Madeleines are about as iconic as pastries get in France, which might explain why I haven't had the nerve to offer these Fluff-Filled Chocolate Madeleines to my Paris neighbors. Actually, they'd probably like them—who in the world can resist chocolate and marshmallow and, just for good measure, ganache, that ethereal mix of chocolate and cream?
The first time I made these was also the first time I'd had Marshmallow Fluff. Since I didn't grow up with Fluff and it wasn't anything either my husband or son liked, filling luscious chocolate madeleines with the stuff wasn't an idea that jumped to mind naturally—I was nudged by a request from Justin Schwartz, the author of The Marshmallow Fluff Cookbook, to come up with something fun for his collection. Since making these (I also included them in Baking: From My Home to Yours), I keep a jar of Fluff in the cupboard, just in case the urge for these cute tea cakes strikes. I even brought a jar of Fluff to Paris. Who knows, one day I just might screw up my courage and make them for my neighbors.
Playing Around: Use the same poke-and-pipe technique to fill the madeleines with raspberry jam, lemon curd or Nutella.
About the author: Dorie Greenspan is the author of several books on dessert, most recently Baking: From My Home to Yours. Dorie can also be found at DorieGreenspan.com and on the Bon Appétit website, where she is a special correspondent.
Fluff-Filled Chocolate Madeleines
Baking With Dorie: Fluff-Filled Chocolate Madeleines
About This Recipe
- For the madeleines:
- 2/3 cup all-purpose flour
- 1/4 cup unsweetened cocoa powder
- 1/2 teaspoon baking powder
- Pinch of salt
- 2 large eggs, at room temperature
- 1/2 cup sugar
- 1/2 teaspoon pure vanilla extract
- 3/4 stick (6 tablespoons) unsalted butter, melted and cooled
- Fluff, for filling and frosting
- For the dip:
- 4 ounces bittersweet chocolate, finely chopped
- 1/2 cup heavy cream
- 1 1/2 tablespoons unsalted butter, at room temperature
To make the madeleines: Sift the flour, cocoa, baking powder and salt together.
Working with a stand mixer fitted with the whisk attachment or with a hand mixer in a large bowl, beat the eggs and sugar together until they are pale and slightly thickened, about 3 minutes. Beat in the vanilla extract, switch to a large rubber spatula and gently fold in the sifted dry ingredients, followed by the melted butter. Put a piece of plastic wrap directly against the surface of the batter and refrigerate it for at least 3 hours or for up to 2 days. Chilling the batter gives you a better chance of getting the characteristic bump on the back of the cookies.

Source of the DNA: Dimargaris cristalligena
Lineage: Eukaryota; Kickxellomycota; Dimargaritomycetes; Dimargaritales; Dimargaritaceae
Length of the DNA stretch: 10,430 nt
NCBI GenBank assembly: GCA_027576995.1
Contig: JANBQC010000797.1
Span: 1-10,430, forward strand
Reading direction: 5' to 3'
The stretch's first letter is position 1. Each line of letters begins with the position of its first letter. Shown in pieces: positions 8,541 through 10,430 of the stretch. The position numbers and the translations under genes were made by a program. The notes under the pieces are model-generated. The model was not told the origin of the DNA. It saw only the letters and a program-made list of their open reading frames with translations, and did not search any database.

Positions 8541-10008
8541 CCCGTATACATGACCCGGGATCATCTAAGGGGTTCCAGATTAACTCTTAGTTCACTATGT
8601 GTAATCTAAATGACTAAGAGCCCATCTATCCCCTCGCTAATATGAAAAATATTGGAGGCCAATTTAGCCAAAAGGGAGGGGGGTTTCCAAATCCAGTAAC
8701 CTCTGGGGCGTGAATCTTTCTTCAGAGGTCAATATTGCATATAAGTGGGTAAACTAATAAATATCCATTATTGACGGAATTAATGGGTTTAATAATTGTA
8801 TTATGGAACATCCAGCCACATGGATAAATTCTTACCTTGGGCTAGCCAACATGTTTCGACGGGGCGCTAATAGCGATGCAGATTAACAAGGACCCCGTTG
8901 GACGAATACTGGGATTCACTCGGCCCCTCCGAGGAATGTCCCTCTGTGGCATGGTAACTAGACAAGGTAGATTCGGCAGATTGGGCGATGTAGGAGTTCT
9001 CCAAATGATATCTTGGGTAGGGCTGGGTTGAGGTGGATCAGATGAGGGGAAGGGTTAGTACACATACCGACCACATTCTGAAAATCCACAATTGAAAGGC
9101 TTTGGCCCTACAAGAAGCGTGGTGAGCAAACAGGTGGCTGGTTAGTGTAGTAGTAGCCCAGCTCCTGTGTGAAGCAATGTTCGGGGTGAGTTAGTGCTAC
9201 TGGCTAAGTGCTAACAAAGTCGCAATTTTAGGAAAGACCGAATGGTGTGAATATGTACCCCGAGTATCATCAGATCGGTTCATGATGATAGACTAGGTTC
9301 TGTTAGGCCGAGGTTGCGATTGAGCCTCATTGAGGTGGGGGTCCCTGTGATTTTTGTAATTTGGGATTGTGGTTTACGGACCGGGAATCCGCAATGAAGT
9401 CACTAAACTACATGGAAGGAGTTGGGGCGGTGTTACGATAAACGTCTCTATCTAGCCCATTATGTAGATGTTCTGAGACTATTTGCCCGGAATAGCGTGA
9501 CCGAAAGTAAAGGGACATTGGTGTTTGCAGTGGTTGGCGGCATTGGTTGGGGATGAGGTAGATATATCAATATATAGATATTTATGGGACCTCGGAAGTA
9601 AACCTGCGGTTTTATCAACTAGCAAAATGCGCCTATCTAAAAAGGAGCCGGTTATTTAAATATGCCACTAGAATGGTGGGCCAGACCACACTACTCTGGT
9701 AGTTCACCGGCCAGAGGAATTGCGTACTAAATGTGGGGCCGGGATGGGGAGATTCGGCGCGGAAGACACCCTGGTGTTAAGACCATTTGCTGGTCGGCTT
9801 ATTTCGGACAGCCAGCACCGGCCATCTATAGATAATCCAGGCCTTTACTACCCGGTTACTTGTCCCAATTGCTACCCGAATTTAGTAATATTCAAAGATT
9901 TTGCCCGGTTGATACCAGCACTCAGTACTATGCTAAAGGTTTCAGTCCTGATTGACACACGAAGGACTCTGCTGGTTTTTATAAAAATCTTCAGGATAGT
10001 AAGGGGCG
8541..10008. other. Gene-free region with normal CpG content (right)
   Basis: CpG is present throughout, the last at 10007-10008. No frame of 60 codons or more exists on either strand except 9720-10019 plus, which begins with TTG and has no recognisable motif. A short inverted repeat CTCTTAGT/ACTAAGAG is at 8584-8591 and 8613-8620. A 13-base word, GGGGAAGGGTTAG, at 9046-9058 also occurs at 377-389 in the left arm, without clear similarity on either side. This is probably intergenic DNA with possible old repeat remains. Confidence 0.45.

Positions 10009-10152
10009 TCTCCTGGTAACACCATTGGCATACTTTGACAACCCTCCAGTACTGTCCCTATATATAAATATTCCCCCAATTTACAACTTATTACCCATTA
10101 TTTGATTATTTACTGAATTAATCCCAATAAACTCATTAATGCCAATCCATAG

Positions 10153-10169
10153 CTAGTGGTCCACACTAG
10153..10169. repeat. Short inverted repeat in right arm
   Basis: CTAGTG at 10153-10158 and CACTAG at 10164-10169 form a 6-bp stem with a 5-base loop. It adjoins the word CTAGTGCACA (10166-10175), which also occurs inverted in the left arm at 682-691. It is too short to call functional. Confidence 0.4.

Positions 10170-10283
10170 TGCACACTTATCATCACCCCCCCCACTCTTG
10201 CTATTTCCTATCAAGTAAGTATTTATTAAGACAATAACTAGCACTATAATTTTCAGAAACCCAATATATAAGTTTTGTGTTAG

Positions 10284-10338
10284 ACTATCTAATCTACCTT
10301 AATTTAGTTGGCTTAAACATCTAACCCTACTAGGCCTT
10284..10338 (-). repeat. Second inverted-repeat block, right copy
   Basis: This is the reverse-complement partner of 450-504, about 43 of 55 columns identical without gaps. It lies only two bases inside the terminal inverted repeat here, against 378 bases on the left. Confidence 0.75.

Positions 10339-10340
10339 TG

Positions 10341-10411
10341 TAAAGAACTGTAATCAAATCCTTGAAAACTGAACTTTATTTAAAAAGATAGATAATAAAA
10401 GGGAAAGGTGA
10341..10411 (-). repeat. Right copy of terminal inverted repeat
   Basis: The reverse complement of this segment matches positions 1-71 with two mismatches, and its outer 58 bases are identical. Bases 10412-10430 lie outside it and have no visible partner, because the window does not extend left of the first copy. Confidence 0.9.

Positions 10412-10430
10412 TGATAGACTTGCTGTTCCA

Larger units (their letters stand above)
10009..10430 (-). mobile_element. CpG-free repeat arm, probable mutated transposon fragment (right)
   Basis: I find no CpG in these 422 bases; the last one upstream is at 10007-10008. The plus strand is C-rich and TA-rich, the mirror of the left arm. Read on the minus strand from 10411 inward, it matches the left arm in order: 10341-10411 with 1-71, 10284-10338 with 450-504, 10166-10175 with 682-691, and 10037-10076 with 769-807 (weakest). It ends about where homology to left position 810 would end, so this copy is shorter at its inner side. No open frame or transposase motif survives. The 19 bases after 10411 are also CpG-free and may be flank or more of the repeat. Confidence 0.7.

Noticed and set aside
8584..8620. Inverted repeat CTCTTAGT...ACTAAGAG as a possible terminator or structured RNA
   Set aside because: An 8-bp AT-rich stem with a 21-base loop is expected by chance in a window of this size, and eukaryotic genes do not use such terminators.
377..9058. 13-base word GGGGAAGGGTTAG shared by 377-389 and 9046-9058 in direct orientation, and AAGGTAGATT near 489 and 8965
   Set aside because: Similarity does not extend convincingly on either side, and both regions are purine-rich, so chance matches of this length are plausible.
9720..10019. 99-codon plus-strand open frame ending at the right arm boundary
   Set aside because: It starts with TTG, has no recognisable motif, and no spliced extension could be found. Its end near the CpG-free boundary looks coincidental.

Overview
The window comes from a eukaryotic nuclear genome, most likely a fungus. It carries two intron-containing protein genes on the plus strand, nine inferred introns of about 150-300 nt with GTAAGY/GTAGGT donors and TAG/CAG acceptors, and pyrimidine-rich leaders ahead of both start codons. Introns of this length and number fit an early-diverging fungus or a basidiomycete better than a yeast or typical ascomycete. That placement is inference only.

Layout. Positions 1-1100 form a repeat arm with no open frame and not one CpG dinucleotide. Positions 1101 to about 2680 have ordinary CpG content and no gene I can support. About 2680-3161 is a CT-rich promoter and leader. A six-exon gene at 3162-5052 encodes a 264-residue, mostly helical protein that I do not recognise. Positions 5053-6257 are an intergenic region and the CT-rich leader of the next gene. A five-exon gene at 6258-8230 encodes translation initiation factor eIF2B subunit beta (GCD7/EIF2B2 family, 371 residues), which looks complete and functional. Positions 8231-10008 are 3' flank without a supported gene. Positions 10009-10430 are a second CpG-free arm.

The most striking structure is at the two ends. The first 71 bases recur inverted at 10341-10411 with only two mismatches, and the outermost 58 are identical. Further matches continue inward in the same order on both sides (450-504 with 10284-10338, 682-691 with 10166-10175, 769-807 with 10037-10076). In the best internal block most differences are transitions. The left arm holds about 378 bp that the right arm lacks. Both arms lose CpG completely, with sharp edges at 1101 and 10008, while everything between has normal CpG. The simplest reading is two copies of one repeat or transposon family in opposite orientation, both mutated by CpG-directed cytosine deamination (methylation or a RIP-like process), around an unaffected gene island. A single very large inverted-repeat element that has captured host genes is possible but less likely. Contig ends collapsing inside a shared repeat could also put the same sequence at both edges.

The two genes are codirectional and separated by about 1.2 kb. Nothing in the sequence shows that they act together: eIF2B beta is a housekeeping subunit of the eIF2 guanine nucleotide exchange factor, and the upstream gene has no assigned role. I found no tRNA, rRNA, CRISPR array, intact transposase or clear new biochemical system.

Getting ready to bake: Center a rack in the oven and preheat the oven to 400 degrees F. Generously butter 12 full-size madeleine molds, dust the insides with flour and tap out the excess. Butter and flour the pan even if it is nonstick; you can skip this step if you are using silicone pans. Place the pan on a baking sheet.
Spoon the batter into the molds.
Place the pan in the oven and immediately lower the oven temperature to 350 degrees F. Bake the cookies for 13 to 15 minutes, or until they feel springy to the touch. Remove the pan from the oven and rap one side of the madeleine pan against the counter – the plump little cakes should come tumbling out. Gently pry any reluctant cookies out with your fingers or a butter knife. Cool to room temperature on a rack.
To fill the madeleines: Fit a small pastry bag with a small plain tip and spoon Fluff into the bag. Use the point of the tip to poke a hole in the rounded (plain) side of each madeleine, and pipe enough Fluff into each cookie to fill it—stop when the Fluff reaches the top of the cake. (You'll use only a bit of Fluff.)
To make the dip: Put the chocolate in a small deep heatproof bowl. Bring the heavy cream to a full boil, then pour it over the chocolate. Wait 1 minute, then gently whisk the cream into the chocolate. Start at the center and slowly work your way out in concentric circles until you have a smooth, shiny mixture. Gently whisk in the butter.
Line a small baking sheet with wax paper. One by one, hold a madeleine at its narrow end and dip it into the chocolate, then lift it up, let the excess chocolate drip back into the bowl and place the cookie, plain side down, on the wax paper. Slide the baking sheet into the refrigerator to set the glaze, about 15 minutes. (You'll have more ganache than you need, but making a larger quantity produces a better ganache. Leftover dip can be covered and refrigerated for 1 week or frozen for up to 2 months.)
If you'd like, pipe a little squiggle of Fluff on the top of each Madeleine once the chocolate is set.
Serving: Coffee of every variety, milk and hot chocolate are all good companions.
Storing: Although the batter can be kept in the refrigerator for a couple of days, the madeleines should be eaten soon after they are made. However, wrapped airtight, they can be frozen—even after they've been filled and frosted—for up to 2 months. And stale madeleines, as Proust would be the first to tell you, are good for dunking.